Lancaster farming. (Lancaster, Pa., etc.) 1955-current, July 16, 1994, Image 38

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    SYRACUSE, N.Y, As part
of an effort to better serve Dairy
lea’s growing milk marketing and
insurance businesses in Pennsyl
vania, the cooperative has opened
a Southern Division office in To
wanda. Pa.
The office, located at the junc
ture of Routes 6 and 220, now
serves as the center of operations
for the new Southern Division.
Created at the beginning of the
year, the Southern Division in
cludes the Pennsylvania, New Jer
sey and Southern New York mem
bership areas.
Dairylea’s new and expanded
milk sales tin the Pennsylvania re
gion have warranted a major in
crease in the cooperative’s pre
sence in that area.
“Pennsylvania is a highly im
portant milk producing and pro
cessing region vital to the
Northeast dairy industry,” said
Rick Smith, chief executive offi
cer for the cooperative.
“In a little more than a year,
Dairylca has increased its milk
sales in Pennsylvania by an aston
ishing 120 percent! As a result, we
are focusing on the opportunities
to expand our membership in the
region, as well as enhance services
additional premiums for the pro
duction of high quality milk has
become somewhat of a norm in
the dairy industry.
At Dairylea Cooperative, milk
quality is a lop priority yet the
approach it takes is a little differ
ent. Not only does Dairylea offer
its members a lucrative premium
program for quality milk, it goes
one step further by bringing well
trained resource people to its
members’ farms to assist them in
pursuit of quality milk production.
In some cases, producing quali
ty milk is like solving a puzzle.
All the pieces must fit together in
just the right way.
When Erick and Dixie Cool
idgc, of Wcllsboro, decided to
concentrate on earning additional
income through Dairylea’s quality
premium program, they drew
upon the expertise of their Co
operative’s quality control person
“Our goal was to enhance our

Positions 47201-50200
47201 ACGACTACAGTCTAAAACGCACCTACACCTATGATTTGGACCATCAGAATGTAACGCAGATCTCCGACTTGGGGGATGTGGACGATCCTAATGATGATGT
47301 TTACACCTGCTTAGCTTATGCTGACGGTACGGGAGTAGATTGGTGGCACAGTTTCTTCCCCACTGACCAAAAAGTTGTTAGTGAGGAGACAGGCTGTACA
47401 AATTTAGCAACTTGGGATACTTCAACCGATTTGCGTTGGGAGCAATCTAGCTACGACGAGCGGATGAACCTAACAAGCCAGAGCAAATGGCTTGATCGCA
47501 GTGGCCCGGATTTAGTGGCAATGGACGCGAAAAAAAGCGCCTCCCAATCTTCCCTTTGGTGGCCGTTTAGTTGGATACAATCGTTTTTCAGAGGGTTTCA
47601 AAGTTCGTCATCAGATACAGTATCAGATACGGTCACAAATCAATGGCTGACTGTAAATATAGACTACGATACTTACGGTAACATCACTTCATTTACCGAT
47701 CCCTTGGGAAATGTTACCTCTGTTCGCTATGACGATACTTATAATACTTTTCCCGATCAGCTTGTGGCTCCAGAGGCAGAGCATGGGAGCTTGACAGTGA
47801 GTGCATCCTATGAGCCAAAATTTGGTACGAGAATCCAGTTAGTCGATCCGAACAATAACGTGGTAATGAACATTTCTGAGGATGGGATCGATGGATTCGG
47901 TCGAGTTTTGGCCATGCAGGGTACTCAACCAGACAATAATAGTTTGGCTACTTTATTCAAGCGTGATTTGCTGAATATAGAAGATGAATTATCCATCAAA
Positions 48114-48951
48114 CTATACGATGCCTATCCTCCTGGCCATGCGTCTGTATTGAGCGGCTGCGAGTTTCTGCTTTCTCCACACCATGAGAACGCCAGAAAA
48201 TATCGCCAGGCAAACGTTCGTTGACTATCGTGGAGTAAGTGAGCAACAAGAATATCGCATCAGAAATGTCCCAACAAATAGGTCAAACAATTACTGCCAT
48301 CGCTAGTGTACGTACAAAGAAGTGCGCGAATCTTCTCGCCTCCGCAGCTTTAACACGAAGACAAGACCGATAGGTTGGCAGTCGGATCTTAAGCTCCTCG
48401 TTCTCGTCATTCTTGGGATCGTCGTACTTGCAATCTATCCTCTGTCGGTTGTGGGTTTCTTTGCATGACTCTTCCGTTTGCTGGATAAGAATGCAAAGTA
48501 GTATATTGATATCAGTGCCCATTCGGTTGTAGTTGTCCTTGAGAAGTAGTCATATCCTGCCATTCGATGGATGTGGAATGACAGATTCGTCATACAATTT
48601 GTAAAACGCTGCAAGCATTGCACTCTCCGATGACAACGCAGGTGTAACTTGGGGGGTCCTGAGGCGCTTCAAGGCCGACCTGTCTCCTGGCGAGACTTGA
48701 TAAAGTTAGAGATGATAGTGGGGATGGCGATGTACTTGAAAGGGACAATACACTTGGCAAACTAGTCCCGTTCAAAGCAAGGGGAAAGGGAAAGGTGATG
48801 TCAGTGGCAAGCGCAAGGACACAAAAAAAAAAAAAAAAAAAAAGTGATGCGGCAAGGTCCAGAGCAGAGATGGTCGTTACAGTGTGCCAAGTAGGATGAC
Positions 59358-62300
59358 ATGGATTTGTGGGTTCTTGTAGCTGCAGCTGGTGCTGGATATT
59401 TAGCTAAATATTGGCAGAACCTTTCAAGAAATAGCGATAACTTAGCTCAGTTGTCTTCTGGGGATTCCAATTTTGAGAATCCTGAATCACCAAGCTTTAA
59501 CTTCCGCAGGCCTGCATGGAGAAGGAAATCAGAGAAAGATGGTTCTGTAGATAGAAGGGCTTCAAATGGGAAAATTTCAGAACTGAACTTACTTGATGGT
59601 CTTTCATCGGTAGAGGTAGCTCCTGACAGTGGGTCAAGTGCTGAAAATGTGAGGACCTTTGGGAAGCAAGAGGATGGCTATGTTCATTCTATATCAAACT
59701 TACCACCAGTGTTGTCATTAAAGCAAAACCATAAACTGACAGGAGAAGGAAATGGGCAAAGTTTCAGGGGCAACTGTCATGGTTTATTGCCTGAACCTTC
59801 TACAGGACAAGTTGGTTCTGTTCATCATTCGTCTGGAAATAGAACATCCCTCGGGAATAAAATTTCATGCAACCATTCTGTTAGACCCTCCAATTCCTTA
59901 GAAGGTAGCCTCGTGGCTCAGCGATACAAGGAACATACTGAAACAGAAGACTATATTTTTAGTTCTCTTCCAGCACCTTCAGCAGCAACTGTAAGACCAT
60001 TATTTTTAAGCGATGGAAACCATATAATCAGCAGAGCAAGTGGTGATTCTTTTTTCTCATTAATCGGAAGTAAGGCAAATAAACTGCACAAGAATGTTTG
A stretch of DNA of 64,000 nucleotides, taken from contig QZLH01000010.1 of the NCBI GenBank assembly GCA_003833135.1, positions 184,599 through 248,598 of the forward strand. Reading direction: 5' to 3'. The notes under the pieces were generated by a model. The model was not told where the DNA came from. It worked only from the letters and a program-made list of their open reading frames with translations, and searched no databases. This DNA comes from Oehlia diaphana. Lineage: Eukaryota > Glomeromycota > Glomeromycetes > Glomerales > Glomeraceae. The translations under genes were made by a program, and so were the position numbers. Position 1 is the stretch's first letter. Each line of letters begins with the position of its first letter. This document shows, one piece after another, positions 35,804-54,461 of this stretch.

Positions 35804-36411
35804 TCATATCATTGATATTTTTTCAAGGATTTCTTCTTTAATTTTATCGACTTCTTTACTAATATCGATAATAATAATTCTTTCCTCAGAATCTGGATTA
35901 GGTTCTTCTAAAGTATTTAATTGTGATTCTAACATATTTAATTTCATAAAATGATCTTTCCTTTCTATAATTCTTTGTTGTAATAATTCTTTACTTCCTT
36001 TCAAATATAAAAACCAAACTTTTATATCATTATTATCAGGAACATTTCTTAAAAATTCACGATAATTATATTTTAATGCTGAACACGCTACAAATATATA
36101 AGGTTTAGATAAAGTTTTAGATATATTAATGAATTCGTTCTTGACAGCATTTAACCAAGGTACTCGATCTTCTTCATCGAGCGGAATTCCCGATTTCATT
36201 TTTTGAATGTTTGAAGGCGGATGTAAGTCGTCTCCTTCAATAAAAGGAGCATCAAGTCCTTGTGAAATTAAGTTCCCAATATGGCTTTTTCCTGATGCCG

bottom line, but we had to become
educated about new ways of doing
things. Dairy farmers have to be
educated about improved milking
practices and quality control mea
sures, and 1 commend Dairylca for
working to increase member
awareness in this area,” Erick
Knowing that help was just a
phone call away, he contacted Bob
Manning, Dairylca manager of
field quality control, and Anne
Czymmek, Dairylca area supervi
sor, for some personal assistance
on their Dairy of Distinction farm.
Although the Coolidges had
used approved practices and man
agement tools on their 150-cow
larm, the quality premium re
quirements had been just beyond
their grasp. They figured that one
or two changes needed to be made
on their dairy operation, Lc-Ma-
Rc Farm, to finally cam the quali
ty premium.
They have made seven changes
since beginning this endeavor.
“The Coolidges were commit
ted to doing everything necessary
to qualify for the quality premium
program,” said Manning. “They
worked hard and smart to achieve
their goal.”
Dairylea Opens
to our members and customers.”
Additionally, the Towanda of
fice provides logistical and other
support, as needed, for insurance
and financial operations, and other
corporate dealings.
In particular, the Southern Divi
sion operation is assisting Agri-
Service Agencies Dairylea Co
operative’s wholly owned insur
ance subsidiary in promoting
the new Agri-Service Farm Safety
Group in Pennsylvania, which al
lows farmers to purchase worker’s
compensation insurance at sub
stantial savings.
Thad Woodward, Dairylea’s
general manager of the Southern
Division, is based at the Towanda
office and will oversee its opera
tion. Donna Kerrick, a recent ad
dition to the Dairylea team, will
staff the office.
Initially, business hours for the
Towanda office will be from 10
a.m. to 2 p.m., Monday through
Friday. The office telephone num
ber is (717) 265-4521.
Dairylea, a Syracuse-based
dairy cooperative with approxi
mately 2,300 member farms
throughout the Northeast, markets
approximately 3.1 billion pounds
Premiums Paid For Quality
The first change on the Cool
idge farm resulted from a Public
Health Rating. Although the farm
scored 96, the inspector found a
small amount of residue inside the
receiver jar. The Coolidges and
their employees tried several
methods to eliminate the residue,
but nothing worked.
Manning, determined to find an
answer to this problem, arrived on
a Saturday with various chemical
solutions. “I appreciate the way
Bob handled my situation,” Erick
said. “He really works with mem
bers.” Ultimately, the milking